Unlike our CPM+ Wealth Preservation Model, which operates within a Strategic time frame and only averages approximately four trades per year, the Asbury 6 is a Tactical Risk Management model that is more sensitive to daily changes in underlying market conditions and averages approximately 9 trades per year.
The Asbury 6 helps investors to quantitatively answer the question that we most frequently hear from our own subscribers:
“Should I be increasing or decreasing my exposure to equities right now, and by how much?”
What Is The Asbury 6?
The Asbury 6 is a data-driven risk management model that uses six diverse market metrics to objectively determine the daily health of the US stock market. The “A6” assigns a positive or negative rating to each of its six constituent metrics based on their current condition and trend. The model then aggregates the ratings to produce a composite score that ranges from zero (all negative) to six (all positive). The higher the score, the healthier the market is and the lower the risk of a major correction. The lower the score, the weaker the market is,and the higher the risk of a significant decline.
Here is a list of the Asbury 6’s constituent metrics with a brief explanation of each.
- Market Breadth: This measures the number of stocks that are participating in the market’s movement. A healthy market should have broad participation, meaning that most stocks are moving in the same direction as the market index. A narrow market, on the other hand, indicates that only a few stocks are driving the market’s performance which could signal weakness or vulnerability.
- Volume: This measures the amount of trading activity in the market. Volume indicates urgency to buy or sell. High volume means that many investors are buying or selling, which suggests strong demand or supply. Low volume means that few investors are trading, which implies weak interest or indecision.
- Relative Performance: This measures how different segments of the market are performing relative to each other. Relative performance can reveal which areas of the market are leading or lagging, and which ones are likely to outperform or underperform in the future. For example, if small cap stocks are outperforming large cap stocks, it may indicate that investors are more willing to take risks and favor growth-oriented companies.
- Asset Flows: This measures the flow of money into and out of different types of investments. Asset flows indicate investor conviction and can show where investors are allocating their capital and what their expectations are for various asset classes. For example, if money is flowing into bonds and out of stocks, it may signal that investors are seeking safety and lower volatility.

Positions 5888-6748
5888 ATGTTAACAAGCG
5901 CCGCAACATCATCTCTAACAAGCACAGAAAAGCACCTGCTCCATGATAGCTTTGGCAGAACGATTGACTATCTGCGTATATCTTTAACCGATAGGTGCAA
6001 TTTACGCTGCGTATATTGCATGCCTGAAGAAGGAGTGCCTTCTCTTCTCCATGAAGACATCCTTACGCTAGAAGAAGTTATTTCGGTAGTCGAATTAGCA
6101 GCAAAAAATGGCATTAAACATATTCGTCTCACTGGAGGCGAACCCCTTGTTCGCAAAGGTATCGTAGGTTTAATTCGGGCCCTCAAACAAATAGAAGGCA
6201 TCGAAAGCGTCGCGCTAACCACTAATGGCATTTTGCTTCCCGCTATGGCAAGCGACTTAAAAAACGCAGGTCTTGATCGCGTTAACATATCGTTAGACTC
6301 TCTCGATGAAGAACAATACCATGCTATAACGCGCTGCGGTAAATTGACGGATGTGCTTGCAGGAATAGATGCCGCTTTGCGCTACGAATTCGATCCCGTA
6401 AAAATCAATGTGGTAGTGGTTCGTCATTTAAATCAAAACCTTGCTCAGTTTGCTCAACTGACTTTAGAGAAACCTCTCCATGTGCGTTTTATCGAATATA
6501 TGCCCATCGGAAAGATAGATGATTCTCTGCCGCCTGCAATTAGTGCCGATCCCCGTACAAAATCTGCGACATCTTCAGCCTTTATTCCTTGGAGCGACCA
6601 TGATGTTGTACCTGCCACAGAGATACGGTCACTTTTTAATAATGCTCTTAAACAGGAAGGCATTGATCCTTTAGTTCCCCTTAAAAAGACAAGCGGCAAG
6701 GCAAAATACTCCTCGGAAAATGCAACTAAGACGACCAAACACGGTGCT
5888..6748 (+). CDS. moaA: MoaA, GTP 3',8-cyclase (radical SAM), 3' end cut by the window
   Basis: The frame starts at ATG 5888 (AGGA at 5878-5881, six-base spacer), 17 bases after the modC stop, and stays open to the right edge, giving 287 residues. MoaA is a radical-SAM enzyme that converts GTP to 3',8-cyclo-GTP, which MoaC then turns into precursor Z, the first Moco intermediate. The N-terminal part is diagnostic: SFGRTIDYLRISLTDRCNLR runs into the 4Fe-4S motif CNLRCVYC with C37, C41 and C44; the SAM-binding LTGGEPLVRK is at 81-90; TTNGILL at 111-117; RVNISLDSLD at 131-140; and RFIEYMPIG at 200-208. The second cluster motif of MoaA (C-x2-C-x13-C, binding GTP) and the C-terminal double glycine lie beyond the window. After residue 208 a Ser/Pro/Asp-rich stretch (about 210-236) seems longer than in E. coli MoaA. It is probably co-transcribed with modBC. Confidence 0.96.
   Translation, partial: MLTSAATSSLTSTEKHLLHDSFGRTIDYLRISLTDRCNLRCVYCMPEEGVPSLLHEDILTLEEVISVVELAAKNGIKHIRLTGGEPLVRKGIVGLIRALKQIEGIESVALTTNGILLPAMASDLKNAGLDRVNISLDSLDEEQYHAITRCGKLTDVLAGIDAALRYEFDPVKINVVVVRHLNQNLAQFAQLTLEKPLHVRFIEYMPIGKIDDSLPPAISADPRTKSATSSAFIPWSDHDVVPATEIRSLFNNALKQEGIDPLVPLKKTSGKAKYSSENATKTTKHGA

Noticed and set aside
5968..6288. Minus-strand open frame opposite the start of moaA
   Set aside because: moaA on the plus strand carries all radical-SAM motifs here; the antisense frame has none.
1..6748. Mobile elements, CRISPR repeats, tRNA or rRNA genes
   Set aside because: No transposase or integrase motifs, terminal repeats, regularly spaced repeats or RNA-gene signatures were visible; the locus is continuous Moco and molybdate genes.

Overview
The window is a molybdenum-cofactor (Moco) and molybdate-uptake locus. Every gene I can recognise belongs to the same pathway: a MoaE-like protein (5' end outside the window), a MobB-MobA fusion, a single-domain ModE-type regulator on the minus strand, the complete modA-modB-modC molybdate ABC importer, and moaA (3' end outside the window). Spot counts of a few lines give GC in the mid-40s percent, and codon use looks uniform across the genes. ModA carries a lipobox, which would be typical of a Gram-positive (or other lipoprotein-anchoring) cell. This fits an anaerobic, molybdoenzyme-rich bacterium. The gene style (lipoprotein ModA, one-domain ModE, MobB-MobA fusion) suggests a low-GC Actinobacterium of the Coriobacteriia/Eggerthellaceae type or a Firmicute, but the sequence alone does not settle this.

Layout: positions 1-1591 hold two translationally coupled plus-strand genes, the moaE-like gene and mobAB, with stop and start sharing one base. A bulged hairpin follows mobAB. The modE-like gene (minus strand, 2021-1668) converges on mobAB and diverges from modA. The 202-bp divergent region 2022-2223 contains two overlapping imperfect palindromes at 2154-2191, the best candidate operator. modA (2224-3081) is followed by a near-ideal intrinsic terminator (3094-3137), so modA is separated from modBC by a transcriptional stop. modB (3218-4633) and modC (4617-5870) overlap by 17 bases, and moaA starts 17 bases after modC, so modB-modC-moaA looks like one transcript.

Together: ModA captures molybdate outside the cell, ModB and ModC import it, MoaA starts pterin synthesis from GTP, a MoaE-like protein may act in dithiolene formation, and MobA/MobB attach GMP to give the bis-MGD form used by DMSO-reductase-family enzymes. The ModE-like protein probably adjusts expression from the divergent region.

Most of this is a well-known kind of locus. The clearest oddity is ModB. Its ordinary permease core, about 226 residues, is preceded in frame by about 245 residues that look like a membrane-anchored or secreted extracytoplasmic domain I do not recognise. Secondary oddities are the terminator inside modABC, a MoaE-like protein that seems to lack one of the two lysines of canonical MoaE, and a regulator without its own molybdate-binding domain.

- Volatility: The CBOE Volatility Index (VIX) measures the expected future volatility of the S&P 500 stock market over the next 30 days. It is calculated by the CBOE Options Exchange using the prices of S&P 500 index options with near-term expiration dates. The VIX is also known as the fear index because it tends to rise when investors are uncertain or fearful about the market conditions. The VIX is widely used by investors, traders, and portfolio managers as a way to measure market risk and sentiment.
- Price Rate Of Change: The rate of change (ROC) is the speed at which a variable changes over a specific period of time. ROC is often used when speaking about momentum and can generally be expressed as a ratio between a change in one variable relative to a corresponding change in another. Graphically, the rate of change is represented by the slope of a line.
The primary purpose of the Asbury 6 is to provide an objective, data-driven methodology to determine how much capital investors should be deploying into the stock market. To quantitatively accomplish this, we back-tested it as an incremental style model by assigning each metric in the Asbury 6 an equal weighting of 16.7%. For example, if one indicator was positive for a particular day, we would invest 16.7% percent of our hypothetical portfolio into the SPDR S&P 500 ETF (SPY). Two positive indicators would put us at 33.3% percent invested in SPY and so on so that the daily rebalancing of our hypothetical portfolio reflected what the “A6” determined the market’s internal health to be on that particular day.
We back-tested the Asbury 6 over the past 5 years which includes a Federal Reserve engineered zero rate and a rising rate environment, a 100-year pandemic shock, and a stock market with both bullish and bearish major trends. The chart below shows that the Asbury 6 has been robust enough to keep pace with the market throughout this difficult period while avoiding the major downturns.
Click chart above and table below to enlarge
More importantly, the table below shows that the Asbury 6 has essentially been a relative performer versus the S&P 500 over the past 5-year period but with a maximum drawdown that was roughly half of the S&P 500 and with about half the risk according to both beta and standard deviation.
In conclusion, this breakdown of the Asbury 6 shows that, based on backtested quantitative strategies, it is possible to participate in the stock market and produce similar results with significantly lower risk.
Information about the various quantitative metrics referred to above can be found on Investopedia.com.